For this procedure, you will be given a sedative. An endoscope is inserted into your mouth, and air is used to fully open the esophagus, stomach, and intestine. The stool is then placed into your small intestine.

The procedure lasts approximately 15 to 20 minutes.

Via Capsule

With this method, the stool is encapsulated within three layers of gelatin. You are required to ingest as many as 40 capsules—each roughly the size of a large multi-vitamin—over the course of a day or several days; you will be monitored by your healthcare provider for any side effects.

One study found this method's effectiveness to be comparable to the colonoscopy procedure.

Via Feeding Tube

Another method uses a feeding tube to infuse the stool sample directly into the intestine. This is typically used for patients who cannot tolerate other methods. The fecal sample is infused through a nasal tube and placed directly into the intestine.

After any procedure, you will be asked to hold your stool for at least two hours to prevent eliminating the new bacteria.


Following a fecal transplant, you may experience side effects, including:

  • Abdominal discomfort or cramping
  • Constipation
  • Bloating
  • Diarrhea
  • Belching or flatulence
  • A reaction to the sedative

More serious risks can occur when a colonoscopy or endoscopy is used, including bleeding and perforation of the intestine or bowel.

Fecal transplants are not without very serious risks. In April 2020, the FDA released a statement saying that six patients who received stool from a certain stool bank contracted serious infections and an additional two patients died.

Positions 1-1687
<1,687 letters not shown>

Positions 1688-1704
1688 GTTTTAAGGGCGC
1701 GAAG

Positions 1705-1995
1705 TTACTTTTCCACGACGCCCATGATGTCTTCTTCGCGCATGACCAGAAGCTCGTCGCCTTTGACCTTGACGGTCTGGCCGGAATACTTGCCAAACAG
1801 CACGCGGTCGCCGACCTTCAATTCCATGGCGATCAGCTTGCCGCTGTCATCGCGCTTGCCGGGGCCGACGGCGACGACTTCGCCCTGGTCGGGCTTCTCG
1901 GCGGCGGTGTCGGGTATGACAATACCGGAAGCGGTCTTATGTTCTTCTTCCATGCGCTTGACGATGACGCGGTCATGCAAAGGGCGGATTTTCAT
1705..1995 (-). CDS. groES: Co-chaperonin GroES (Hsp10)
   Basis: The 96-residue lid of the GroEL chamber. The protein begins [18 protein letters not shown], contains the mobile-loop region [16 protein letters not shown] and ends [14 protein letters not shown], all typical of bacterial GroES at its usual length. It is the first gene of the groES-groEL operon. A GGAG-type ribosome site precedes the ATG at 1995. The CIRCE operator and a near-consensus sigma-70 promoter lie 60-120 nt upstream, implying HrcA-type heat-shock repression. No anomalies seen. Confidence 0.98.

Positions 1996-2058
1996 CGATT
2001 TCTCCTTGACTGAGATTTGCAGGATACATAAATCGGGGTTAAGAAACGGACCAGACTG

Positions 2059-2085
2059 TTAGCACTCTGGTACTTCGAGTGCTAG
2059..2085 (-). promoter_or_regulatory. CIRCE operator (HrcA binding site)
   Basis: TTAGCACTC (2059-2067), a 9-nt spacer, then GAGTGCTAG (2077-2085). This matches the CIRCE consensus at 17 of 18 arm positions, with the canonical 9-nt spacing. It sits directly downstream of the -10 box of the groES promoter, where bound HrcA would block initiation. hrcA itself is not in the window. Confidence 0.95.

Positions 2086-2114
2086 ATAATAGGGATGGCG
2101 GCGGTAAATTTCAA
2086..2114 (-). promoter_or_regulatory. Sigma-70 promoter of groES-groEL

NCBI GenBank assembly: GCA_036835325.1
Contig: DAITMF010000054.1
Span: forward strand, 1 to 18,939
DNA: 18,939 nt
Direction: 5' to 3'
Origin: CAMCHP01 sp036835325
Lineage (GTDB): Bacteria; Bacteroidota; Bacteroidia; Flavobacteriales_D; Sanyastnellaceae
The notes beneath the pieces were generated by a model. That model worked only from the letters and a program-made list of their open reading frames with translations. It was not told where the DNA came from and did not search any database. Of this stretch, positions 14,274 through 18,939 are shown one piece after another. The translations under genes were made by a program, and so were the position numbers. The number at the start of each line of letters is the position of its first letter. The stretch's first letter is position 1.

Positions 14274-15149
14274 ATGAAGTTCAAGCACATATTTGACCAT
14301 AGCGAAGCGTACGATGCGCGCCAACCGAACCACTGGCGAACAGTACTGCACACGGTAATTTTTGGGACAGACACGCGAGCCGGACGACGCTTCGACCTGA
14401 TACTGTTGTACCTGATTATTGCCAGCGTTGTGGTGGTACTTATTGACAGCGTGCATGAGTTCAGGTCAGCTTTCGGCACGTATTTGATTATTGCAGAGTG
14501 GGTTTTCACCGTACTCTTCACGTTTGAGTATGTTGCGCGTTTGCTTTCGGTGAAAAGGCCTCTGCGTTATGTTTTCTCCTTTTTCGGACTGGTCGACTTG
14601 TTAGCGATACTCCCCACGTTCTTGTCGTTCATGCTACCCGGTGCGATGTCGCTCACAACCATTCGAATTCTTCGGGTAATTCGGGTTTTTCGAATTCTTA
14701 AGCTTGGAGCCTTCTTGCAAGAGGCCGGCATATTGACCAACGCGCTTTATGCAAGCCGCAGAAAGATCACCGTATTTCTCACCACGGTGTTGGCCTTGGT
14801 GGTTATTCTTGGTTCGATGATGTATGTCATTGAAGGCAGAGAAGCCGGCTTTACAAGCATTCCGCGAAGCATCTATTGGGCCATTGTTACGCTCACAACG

After Surgery

Fecal transplants are outpatient procedures, and you will go home the same day. If you have received a sedative, you will be monitored until it wears off before you can leave the facility.

You may have diarrhea for a few days, but most people experience relief of gastrointestinal symptoms within 48 hours; it can take up to three months for the gut bacteria to resemble that of the donor.

If symptoms recur within four weeks, the procedure is thought to have failed. In some cases, it will be repeated in the future, though there are currently no specific guidelines for optimal timing for a second FMT.


According to a 2019 review, fecal bacteriotherapy has been found to have a 70% to 93% cure rate in patients who have experienced repeated C. difficile overgrowth and the symptoms associated with it.

The success rate is generally lowest with the capsule delivery method and highest with the colonoscopy method. 

A Word From Verywell

Fecal microbiota transplants have become an accepted and effective method for treating serious and intractable C. difficile infections. Your healthcare provider can advise you on the risks and benefits and advise you on the procedure that is likely to be most effective in your case.

13 Sources
Verywell Health uses only high-quality sources, including peer-reviewed studies, to support the facts within our articles. Read our editorial process to learn more about how we fact-check and keep our content accurate, reliable, and trustworthy.
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Additional Reading

By Jennifer Whitlock, RN, MSN, FN
Jennifer Whitlock, RN, MSN, FNP-C, is a board-certified family nurse practitioner. She has experience in primary care and hospital medicine.